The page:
Local recurrence after rectal cancer surgery is an important clinical problem.
Dr Wiig and colleagues from Norway assessed 150 patients with local recurrence after rectal or rectosigmoid cancer who underwent surgery after preoperative irradiation.
The research team found that the overall 5-year survival was 27%.
|Survival was 52% with a R0-resection|
The team found corresponding survival and local recurrence rates were 52% and 27%, respectively for R0-stage.
For R1 stage, survival was 14%, and local recurrence rates were 63%.
R2-resected patients survived 4 years.
The team found a normal pretreatment CEA level was significantly associated with increased survival.
However, normalization following preoperative therapy was not associated with an improvement in prognosis.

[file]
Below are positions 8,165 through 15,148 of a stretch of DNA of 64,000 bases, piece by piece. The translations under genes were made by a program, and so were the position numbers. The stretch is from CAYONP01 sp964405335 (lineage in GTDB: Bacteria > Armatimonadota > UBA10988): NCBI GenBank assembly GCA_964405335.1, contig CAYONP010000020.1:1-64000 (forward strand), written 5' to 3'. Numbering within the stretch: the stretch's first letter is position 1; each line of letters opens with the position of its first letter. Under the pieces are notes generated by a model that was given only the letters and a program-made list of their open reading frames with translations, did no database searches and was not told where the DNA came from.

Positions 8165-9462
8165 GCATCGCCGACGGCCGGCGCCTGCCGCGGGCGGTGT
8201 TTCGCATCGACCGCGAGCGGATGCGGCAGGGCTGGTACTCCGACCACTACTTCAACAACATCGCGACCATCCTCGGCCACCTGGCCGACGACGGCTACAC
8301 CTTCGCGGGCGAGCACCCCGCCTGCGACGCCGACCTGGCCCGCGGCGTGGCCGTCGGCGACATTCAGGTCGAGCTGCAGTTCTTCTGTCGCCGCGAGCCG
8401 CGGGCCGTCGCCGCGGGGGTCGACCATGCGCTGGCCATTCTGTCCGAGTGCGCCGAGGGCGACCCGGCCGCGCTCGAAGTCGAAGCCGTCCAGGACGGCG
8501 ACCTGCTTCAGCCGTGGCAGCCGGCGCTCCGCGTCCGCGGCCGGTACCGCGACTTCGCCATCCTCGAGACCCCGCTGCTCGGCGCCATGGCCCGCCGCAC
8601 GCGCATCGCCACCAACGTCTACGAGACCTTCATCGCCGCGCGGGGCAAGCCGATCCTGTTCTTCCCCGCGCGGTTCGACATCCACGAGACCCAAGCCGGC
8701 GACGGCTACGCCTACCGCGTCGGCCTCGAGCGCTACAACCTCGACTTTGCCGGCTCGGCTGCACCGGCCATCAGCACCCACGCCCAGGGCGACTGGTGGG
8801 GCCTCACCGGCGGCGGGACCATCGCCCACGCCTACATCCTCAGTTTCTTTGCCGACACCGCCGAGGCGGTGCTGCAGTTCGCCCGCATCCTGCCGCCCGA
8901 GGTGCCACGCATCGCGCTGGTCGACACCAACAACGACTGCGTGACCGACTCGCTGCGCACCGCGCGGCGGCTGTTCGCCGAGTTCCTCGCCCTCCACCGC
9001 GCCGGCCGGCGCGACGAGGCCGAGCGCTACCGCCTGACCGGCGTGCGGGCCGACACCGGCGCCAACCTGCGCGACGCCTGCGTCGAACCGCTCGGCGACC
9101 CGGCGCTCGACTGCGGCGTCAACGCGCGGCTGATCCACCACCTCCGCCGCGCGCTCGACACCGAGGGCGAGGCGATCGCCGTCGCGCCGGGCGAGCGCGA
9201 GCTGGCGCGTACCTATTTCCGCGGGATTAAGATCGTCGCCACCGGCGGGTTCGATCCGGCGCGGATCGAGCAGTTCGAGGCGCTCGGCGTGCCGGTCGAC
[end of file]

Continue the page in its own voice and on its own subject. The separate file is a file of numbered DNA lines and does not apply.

The researchers observed that survival and local recurrence were also significantly influenced by the type of primary operation.
Several factors were significant for the prediction of an R0-resection in univariate analysis.
The team noted that only CEA, and symptoms at the time of recurrence predicted an R0-resection in multivariate analysis.
A long latency time to recurrence did not significantly influence prognosis.
Dr Wiig's team concluded, "Preoperative irradiation and surgery can result in an R0-resection and a long survival in patients with recurrence after initial treatment for rectal or rectosigmoid cancer."
"Patients with an R1-resection can also benefit from surgery since a substantial number will die without further local recurrence."
"An R0-resection is the main prognostic factor followed by CEA level, sex and type of primary operation."
"Normalization of CEA after preoperative treatment is not of prognostic significance."
"The value of the Norwegian follow-up regimen is questioned."